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The hole in our health care

The prevalence of mental illness in university students is growing.

And according to one researcher, we’re a long way away from reversing that trend.

Dr. Stan Kutcher is the Chair of Adolescent Mental Health at the IWK Health Centre. He is also the Chair of Dalhousie’s Department of Psychiatry. He is a local, national and international expert in the field.

“Mental disorders are the single largest health problem for young people,” he says. “Most mental disorders start before age 25, and many of the disorders that start at this age, i.e. depression, manic depression, some anxiety disorders, eating disorders, substance abuse, and schizophrenia, are chronic iIInesses.”

At Dalhousie University, the growing problem can be measured at one place. Last year was the Counselling Services Centre’s busiest year ever. More than 1,500 students from Dal, King’s and the Nova Scotia College of Art and Design used their services.

But Victor Day, the director of the centre, says that they are unable to meet all of the needs because they do not have the resources.

“Many students seek individual counselling, and we cannot meet all expectations or requests, and we do encourage some who ask for individual counselling to try group programs and workshops,” Day wrote in an email.

A Dal student, who wishes to remain anonvmous, says there’s a lack of attention to the types of counselling available.

“It could be streamlined by having short descriptions of who to contact with a range of problems,” says the third year medical student who uses the centre to cope with learning difficulties.

“There was nothing in the description of services that could speak to that, so counselling is what people recommended,” she says.

Kutcher says this shortage of treatment resources is not unique to universities. But he says that through “innovative partnershrps” service providers can fight the “grossly insufficient” resources in the system.

He says mental health service providers are working in silos when they should be working together.

“I don’t really know exactly what Dal’s counselling services linkages arc, but they have never come to us (at the IWK) asking to collaborate, and we have tremendous expertise with mental illness,” he says.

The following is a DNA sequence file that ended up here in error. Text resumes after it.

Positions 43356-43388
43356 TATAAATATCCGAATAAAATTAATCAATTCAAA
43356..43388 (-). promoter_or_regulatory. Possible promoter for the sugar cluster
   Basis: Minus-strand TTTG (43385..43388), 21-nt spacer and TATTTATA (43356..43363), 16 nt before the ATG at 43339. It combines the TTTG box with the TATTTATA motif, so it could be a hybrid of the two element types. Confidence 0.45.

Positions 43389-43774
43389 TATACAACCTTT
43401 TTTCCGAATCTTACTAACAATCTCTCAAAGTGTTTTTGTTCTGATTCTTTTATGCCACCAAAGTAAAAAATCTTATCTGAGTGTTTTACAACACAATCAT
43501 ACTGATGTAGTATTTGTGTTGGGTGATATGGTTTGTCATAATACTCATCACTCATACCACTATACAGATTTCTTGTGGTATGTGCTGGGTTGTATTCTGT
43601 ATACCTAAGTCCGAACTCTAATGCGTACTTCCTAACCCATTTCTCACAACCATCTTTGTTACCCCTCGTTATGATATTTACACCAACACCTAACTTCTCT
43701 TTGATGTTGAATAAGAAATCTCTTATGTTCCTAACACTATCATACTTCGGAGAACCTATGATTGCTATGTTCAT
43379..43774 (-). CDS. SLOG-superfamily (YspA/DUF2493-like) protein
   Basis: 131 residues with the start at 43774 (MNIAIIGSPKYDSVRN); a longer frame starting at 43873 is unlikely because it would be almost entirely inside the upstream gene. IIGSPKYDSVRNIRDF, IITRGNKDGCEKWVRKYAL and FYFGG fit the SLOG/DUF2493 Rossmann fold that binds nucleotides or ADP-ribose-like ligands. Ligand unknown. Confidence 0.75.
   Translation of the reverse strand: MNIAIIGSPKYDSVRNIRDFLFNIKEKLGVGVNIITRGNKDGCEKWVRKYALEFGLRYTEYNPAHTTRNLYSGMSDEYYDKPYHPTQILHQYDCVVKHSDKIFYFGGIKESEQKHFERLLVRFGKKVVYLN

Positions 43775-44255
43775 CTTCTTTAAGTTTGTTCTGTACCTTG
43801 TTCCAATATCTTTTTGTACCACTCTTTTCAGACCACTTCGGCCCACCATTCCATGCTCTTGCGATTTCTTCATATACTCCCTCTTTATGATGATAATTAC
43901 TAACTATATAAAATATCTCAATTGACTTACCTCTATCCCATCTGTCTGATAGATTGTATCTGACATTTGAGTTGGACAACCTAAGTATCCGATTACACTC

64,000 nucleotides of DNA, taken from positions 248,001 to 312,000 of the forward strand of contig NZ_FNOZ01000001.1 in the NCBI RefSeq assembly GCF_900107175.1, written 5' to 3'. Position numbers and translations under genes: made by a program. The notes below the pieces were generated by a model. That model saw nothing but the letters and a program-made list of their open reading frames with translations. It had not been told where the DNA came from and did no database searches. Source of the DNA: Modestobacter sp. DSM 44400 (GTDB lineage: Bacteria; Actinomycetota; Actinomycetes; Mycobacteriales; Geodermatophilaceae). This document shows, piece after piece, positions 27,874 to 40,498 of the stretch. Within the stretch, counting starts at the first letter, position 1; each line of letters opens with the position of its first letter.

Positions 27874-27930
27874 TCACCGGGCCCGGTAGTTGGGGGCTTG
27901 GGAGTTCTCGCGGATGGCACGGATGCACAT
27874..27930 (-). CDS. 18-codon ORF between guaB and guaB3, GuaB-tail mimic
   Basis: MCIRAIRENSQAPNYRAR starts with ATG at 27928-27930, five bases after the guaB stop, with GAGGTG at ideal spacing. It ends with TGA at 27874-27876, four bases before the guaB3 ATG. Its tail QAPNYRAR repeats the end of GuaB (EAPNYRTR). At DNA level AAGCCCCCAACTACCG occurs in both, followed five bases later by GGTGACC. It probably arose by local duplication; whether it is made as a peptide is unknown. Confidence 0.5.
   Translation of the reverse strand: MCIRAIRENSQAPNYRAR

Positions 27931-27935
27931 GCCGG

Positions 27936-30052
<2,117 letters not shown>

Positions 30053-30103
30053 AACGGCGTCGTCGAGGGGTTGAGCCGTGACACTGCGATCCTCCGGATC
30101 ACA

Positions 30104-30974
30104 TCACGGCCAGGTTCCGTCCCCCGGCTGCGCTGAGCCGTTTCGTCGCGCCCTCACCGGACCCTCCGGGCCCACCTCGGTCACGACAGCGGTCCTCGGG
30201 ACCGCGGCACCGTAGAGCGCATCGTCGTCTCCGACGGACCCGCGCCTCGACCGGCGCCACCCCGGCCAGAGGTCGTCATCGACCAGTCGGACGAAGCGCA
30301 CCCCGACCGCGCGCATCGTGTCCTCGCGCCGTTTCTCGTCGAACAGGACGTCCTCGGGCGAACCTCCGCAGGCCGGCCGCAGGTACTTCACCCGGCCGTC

“It is a complex problem and it requires a complex solution. Sharing resources and services will save them money.”

About 15 per cent of university students will be diagnosed with a mental illness while at school, a recent article in the Globe and Mail says. But this is a misleading number. More than half of students struggling with their mental health don’t ask for help.

Kutcher says people don’t seek help in part because of the stigma surrounding mental illness. To fight stigma, Kutcher and his team at the IWK wrote a booklet called Transitions. It’s a how-to guide for students moving up from high school to university. It delivers information in a way that encourages readers to talk about factors like peer pressure, eating disorders, alcohol, gambling and suicide freely, and self-help seek if they need to.

The booklet was meant to be included in every Halifax university’s orientation pack. The IWK gave it out for free the first year, and universities would have to buy the program in consecutive years.

All the universities in Halifax boughtt the booklet after the first year except Dal. Day says that when VP (student services) Dr. Bonnie Neuman asked about counselling services’ experience with Transitions they told her that none of the 1,525 students they had last year indicated learning about the centre through the booklet.

No mental health information was included in this year’s frosh packages. But the packages did include a USB drive that contained information on Dal’s Counselling Centre, which is an overburdened resource. The busiest year for the centre was last year – regular patients waited an average of 38 days before receiving treatment. The centre’s prioritized wait times are based on a triage system.

But a direct question about Transitions was not on the survey that Day is basing his data on. Kutcher says that in his survey of students from all of Halifax’s universities, 20 per cent sard they sought mental health help, and 40 per cent talked about mental health with a friend, as a result of reading Transitions.

Kutcher says it is the responsibility of the institution to provide info about good health care to its students.

“If Dal is providing informatron about nutrition or sexual health they should be equally providing information about (mental illness). To do otherwise is to discriminate.”

With files from Lucy Scholey

This article originally appeared in issue 142-02, published on Oct. 2, 2009.


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